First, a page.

Didactic materials. Scottish Slang, vocabulary exercises

Highlight the Unknown

1. A Visit to Granny’s
I was visiting my granny over the weekend. She lives in a bonnie cottage up in the Highlands. As we were having tea, she told me she needed to pop into town later to get the messages. I offered to go for her, and she handed me a list with items like tatties, backy, and some fizzy juice.

2. At the Pub
Last night at the local pub was a laugh! James was completely off his trolley after just a couple of bevies. He started telling tales that were absolute bum’s out the windy. I told him to hodge his weest and just enjoy his drink.

3. New Year’s Celebration
Hogmanay in Scotland is an experience like no other. We started the evening with some traditional music and dance. As the night wore on, some of my mates got a wee bit too steaming. But when someone shouted, «God yourself!» everyone joined in the festive spirit, making it a night to remember.

4. School Days
Back in my school days in Edinburgh, we’d often have lunch at this small eatery near the school. They had the best scran. I’d often order mince and tatties, while my best mate, Callum, loved their sandwiches. One day, after eating, Callum looked peely wally, and I joked that maybe he had too much airbage from the soda!

5. A Day at the Park
The sun was shining, making it a perfect day to relax at the park. Kids were playing, and there was a family having a picnic nearby. I overheard one of the kids say, «Pass the jobby!» and I had to stifle my laughter. Turns out, they had named their sandwich that, unaware of the slang meaning.

Students can use these passages to highlight or underline the Scottish slang terms they are unfamiliar with.


Set 1:
a) My dad still enjoys a bit of , especially with his old friends.
b) If you think I’m going to believe that, then your
c) The mountains and lakes make for such a view.
d) After the match, the players went out for a
to celebrate.

Word Bank: bevy, backy, bum’s out the windy, bonnie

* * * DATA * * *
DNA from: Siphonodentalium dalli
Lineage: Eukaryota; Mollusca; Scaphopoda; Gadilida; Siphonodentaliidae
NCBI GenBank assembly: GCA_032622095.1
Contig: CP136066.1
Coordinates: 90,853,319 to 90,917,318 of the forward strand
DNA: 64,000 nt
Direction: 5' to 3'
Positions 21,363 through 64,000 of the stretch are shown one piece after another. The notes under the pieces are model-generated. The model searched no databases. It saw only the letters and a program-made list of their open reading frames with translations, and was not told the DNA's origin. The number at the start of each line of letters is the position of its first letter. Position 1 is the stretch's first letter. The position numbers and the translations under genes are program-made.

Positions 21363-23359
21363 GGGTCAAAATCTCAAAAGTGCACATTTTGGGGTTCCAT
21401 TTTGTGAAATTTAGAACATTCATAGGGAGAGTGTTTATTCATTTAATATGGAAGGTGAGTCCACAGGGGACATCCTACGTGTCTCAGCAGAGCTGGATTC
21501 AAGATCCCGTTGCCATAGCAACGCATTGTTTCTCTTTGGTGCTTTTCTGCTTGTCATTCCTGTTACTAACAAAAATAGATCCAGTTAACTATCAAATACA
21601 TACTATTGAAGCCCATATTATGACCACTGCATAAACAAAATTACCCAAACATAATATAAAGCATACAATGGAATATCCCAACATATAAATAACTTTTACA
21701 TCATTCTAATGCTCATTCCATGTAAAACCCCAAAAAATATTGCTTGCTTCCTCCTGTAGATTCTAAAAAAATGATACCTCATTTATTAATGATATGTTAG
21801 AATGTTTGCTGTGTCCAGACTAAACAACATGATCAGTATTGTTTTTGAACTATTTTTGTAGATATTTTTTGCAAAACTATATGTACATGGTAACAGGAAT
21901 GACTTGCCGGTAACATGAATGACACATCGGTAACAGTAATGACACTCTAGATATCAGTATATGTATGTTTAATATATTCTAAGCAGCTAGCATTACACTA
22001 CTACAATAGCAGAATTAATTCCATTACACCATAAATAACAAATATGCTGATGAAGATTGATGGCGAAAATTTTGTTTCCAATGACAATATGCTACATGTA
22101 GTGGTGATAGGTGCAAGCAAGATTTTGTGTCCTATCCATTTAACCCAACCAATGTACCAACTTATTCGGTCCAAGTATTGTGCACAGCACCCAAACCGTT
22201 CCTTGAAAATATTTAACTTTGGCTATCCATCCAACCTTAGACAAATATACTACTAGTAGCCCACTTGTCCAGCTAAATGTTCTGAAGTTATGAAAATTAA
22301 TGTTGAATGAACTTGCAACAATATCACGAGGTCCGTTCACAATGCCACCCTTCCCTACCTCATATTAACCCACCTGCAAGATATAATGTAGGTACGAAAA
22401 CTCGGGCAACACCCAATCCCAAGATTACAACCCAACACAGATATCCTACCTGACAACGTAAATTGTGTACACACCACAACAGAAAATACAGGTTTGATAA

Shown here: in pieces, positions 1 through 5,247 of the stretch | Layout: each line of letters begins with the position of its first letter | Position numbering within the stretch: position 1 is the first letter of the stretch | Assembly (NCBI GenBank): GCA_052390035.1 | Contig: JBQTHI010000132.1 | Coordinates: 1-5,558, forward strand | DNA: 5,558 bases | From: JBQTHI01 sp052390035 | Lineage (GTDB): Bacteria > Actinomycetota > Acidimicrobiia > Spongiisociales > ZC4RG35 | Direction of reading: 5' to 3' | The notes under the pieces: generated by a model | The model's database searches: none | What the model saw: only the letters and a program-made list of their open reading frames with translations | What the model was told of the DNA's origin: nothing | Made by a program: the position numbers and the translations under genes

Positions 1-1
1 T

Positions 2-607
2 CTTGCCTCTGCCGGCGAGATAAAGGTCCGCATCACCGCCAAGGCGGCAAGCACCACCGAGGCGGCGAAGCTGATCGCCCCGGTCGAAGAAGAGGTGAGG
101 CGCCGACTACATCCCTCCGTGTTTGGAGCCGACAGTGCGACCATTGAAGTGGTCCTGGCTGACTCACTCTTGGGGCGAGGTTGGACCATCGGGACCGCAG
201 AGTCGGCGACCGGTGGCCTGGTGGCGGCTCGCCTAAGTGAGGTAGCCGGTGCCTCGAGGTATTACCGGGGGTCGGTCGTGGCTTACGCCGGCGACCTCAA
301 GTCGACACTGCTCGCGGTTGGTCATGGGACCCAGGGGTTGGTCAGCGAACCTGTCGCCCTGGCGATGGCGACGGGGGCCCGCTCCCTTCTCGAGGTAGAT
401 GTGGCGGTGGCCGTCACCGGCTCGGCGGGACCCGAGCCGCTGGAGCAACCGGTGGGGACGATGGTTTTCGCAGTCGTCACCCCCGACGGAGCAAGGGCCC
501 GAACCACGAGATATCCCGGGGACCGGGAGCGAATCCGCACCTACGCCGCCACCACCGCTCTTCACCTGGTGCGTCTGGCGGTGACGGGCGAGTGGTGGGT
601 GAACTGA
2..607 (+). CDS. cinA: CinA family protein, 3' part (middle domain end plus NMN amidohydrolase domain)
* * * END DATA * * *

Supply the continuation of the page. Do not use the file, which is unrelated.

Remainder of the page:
Set 2:
a) We can’t start the dinner without ; it’s the main ingredient for tonight’s dish!
b) You look a bit
today, did you sleep well?
c) He drank so much; he was absolutely by midnight.
d) I have to go to the store later to pick up the
for mum.

Word Bank: tatties, peely wally, steaming, messages

Set 3:
a) During Hogmanay, it’s customary to offer neighbors whisky and a piece of .
b) He ate that spicy curry and immediately let out an
c) That story of his is complete ; I wouldn’t believe a word.
d) When I was thirsty, I asked for a can of

Word Bank: coal, airbage, bum’s out the windy, fizzy juice

Set 4:
a) You’re such a for forgetting her birthday!
b) My grandma’s special recipe includes mince and
c) Every time I see him, he’s always eating some sort of .
d) It’s funny how they call it a
when it’s just a shopping cart.

Word Bank: ball bag, tatties, scran, trolley

Set 5:
a) Sometimes, when I don’t know the answer, I just say «
b) If you’ve had too much to drink, people might say you’re
c) Don’t be fooled by its sweet name; a is not something you’d want to step on.
d) My friend’s compliments were so over the top, I thought he was being

Word Bank: I dinnae ken, off your trolley, jobby, sarcastic

Students can use the word bank to fill in the gaps in the sentences with the appropriate Scottish slang term.

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